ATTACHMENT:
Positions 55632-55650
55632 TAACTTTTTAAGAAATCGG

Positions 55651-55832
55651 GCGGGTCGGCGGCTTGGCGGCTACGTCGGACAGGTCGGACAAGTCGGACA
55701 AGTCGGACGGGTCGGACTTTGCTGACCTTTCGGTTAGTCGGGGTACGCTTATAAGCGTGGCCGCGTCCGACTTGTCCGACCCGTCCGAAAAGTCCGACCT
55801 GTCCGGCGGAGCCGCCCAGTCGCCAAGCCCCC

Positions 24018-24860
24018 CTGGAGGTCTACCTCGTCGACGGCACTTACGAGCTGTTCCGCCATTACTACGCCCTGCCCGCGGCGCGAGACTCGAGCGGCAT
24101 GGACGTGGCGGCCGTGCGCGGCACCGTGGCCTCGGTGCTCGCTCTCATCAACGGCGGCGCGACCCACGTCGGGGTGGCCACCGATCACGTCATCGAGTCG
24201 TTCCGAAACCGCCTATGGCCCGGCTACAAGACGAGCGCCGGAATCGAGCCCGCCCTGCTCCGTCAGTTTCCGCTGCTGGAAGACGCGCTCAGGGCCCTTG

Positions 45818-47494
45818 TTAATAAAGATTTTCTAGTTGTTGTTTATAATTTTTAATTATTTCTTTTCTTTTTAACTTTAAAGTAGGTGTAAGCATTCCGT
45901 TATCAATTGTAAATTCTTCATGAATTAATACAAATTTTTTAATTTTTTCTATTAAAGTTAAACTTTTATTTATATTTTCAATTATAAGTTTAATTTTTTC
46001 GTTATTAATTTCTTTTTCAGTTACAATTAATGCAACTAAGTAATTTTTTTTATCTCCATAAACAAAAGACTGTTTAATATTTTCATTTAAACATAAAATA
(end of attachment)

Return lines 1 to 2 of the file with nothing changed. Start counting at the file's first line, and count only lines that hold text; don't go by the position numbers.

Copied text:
Positions 55632-55650
55632 TAACTTTTTAAGAAATCGG